Why Plan Sponsors Search for New Advisers

Data from RFP assistance provider InHub reveals why plan sponsors search for new plan advisers, what they ask for, and mistakes advisers make in the RFP process.

Creating the first draft of a request for proposals (RFP) was voted the most difficult task in the RFP process by institutional investors who recently issued investment consultant RFPs, according to data from InHub, provider of an online RFP solution and guided process for the institutional investment community.

Data from 20 recent investment consultant RFPs issued directly by investment committees of defined benefit plans, defined contribution plans and foundations/endowments, found eight in 10 RFPs resulted in a new hire. Most RFP issuers indicated a potential replacement as a probable outcome prior to the RFP starting, for several reasons.

The No. 1 issue motivating an RFP was a reduction in proactive service or response rate (80%). Clients stated their advisers no longer initiated new ideas and had to be reminded of what used to be regularly scheduled services. For some, their advisers were no longer accessible, the client had to follow-up multiple times on meeting action items or the followup information was incorrect and unthoughtful. Some investment committees searched for a specialist due to a general feeling that they “could do better.”

Clients also had issues with adviser expertise; conversations with advisers may become generic and the client loses confidence in the adviser. They may discover opposing philosophies about plan design or investing, or the plan may have evolved to require more of a specialist adviser.

Other reasons for conducting an RFP for a new adviser could include changes to the plan or plan sponsor or changes to the adviser firm (75%), and the desire to benchmark for proper due diligence (5%).

NEXT: What plan sponsors are asking for and adviser RFP mistakes

The most popular adviser services requested by clients were in-person committee meetings (100%), ongoing plan benchmarking and vendor analysis (100%), and investment policy statement (IPS) review and implementation (100%). This was followed by a 3(21) fiduciary investment consultant contract in writing (more than 90%).

Forty percent of clients stated in the RFP that they want the adviser to perform a formal recordkeeper RFP immediately following selection of the adviser.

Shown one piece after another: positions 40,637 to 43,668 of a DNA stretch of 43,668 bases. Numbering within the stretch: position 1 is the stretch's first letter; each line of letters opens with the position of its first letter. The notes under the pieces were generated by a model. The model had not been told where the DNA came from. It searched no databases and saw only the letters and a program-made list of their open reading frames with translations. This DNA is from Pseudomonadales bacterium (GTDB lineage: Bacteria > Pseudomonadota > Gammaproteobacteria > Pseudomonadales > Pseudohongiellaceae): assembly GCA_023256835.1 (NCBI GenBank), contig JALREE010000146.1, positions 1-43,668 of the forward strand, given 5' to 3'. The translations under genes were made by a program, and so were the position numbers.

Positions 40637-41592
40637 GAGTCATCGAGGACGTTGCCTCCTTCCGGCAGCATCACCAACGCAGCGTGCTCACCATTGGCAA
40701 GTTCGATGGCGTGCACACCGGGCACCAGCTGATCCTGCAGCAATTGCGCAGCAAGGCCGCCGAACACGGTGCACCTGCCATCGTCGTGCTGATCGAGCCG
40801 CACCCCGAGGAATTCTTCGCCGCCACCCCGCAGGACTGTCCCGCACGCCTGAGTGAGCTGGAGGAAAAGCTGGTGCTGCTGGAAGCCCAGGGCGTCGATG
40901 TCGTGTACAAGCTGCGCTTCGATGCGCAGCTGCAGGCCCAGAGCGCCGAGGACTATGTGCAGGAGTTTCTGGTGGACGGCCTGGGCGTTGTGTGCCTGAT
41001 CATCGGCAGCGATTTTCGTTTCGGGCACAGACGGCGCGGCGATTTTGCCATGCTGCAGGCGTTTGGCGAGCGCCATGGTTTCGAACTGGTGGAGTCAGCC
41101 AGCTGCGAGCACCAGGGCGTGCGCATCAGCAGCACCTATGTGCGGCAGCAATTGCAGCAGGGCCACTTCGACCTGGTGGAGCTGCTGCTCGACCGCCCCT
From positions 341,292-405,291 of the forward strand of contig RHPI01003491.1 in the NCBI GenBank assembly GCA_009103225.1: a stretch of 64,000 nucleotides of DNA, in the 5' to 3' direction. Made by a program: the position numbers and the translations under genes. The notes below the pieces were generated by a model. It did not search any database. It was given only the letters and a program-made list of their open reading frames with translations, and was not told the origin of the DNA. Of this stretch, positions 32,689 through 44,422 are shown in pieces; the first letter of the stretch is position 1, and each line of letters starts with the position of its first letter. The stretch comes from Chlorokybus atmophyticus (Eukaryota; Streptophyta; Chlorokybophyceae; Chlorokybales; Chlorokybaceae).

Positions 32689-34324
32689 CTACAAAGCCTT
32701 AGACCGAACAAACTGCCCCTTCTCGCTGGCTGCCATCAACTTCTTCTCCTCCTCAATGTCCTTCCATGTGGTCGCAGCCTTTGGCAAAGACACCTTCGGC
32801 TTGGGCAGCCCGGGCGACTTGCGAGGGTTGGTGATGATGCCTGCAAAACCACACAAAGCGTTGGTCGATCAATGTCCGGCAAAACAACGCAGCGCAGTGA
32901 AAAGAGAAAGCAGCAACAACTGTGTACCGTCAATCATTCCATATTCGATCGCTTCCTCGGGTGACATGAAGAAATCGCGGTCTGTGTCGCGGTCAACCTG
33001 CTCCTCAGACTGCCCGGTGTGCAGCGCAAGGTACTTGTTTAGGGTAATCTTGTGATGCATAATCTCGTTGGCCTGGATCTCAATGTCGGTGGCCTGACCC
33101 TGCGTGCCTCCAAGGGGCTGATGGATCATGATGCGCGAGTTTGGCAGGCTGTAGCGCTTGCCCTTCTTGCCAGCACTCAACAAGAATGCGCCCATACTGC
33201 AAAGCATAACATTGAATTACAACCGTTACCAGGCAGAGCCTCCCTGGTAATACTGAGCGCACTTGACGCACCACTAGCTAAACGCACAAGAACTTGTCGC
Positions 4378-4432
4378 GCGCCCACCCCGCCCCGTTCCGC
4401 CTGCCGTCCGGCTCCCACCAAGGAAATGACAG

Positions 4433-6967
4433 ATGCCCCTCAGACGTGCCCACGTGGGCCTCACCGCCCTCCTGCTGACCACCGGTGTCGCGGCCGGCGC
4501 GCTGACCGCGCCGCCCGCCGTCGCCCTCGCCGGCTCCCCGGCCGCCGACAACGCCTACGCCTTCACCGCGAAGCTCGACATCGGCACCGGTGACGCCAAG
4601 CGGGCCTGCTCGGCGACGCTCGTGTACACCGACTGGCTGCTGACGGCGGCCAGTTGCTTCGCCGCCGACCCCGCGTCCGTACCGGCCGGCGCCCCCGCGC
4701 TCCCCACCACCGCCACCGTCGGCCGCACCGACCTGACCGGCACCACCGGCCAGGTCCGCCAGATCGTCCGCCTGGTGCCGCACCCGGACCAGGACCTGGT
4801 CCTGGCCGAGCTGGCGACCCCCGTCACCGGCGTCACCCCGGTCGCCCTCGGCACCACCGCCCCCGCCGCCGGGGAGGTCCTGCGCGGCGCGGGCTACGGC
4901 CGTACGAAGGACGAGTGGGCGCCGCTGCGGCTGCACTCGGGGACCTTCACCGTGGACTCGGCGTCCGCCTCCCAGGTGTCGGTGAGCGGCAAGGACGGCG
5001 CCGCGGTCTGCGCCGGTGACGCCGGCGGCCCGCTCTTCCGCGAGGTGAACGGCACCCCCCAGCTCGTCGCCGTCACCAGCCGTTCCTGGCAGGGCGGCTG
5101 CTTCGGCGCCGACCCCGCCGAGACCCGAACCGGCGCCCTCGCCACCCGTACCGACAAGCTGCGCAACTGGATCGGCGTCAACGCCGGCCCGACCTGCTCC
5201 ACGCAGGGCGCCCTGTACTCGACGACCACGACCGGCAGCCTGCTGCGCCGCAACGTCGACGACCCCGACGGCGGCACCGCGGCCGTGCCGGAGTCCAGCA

Clients asked for retirement plan participant education services too; one-fourth wanted the adviser to structure and track success of education leveraged from the plan provider, and one-half wanted the adviser in-person for participant education.

InHub says seven popular questions in more recent RFPs include:

  • Does your firm target a specific client type or size? If yes, please elaborate.
  • Provide the following information for this consulting team’s defined contribution clients. Please respond in the following order: number of clients, DC assets under advisement, median client size, and largest current client.
  • If you had to choose an object to best represent your firm, what would it be and why?
  • How does team measure the success of consulting relationships?
  • Please outline, in detail, the process, resources and tools you would use to benchmark a plan of our size and how often you would recommend it is conducted. Does it also benchmark the Consultant services and fees? Please also attach a sample benchmarking report.
  • Please outline, in detail, the process, resources and tools you would use to conduct a recordkeeper request for proposal, for this plan and how often you would recommend it is conducted. Please also attach a sample deliverable.
  • Please provide any feedback/comments on our current investment policy statement and current fund lineup.

Common mistakes advisers make when responding to an RFP include:

  • Not customizing key questions to the plan;
  • Dodging questions about client base;
  • Missing deadlines;
  • Sloppy, confusing and excessive addendum documents;
  • Showing little ‘personality’, or differentiating factors; and
  • Not choosing brevity when applicable.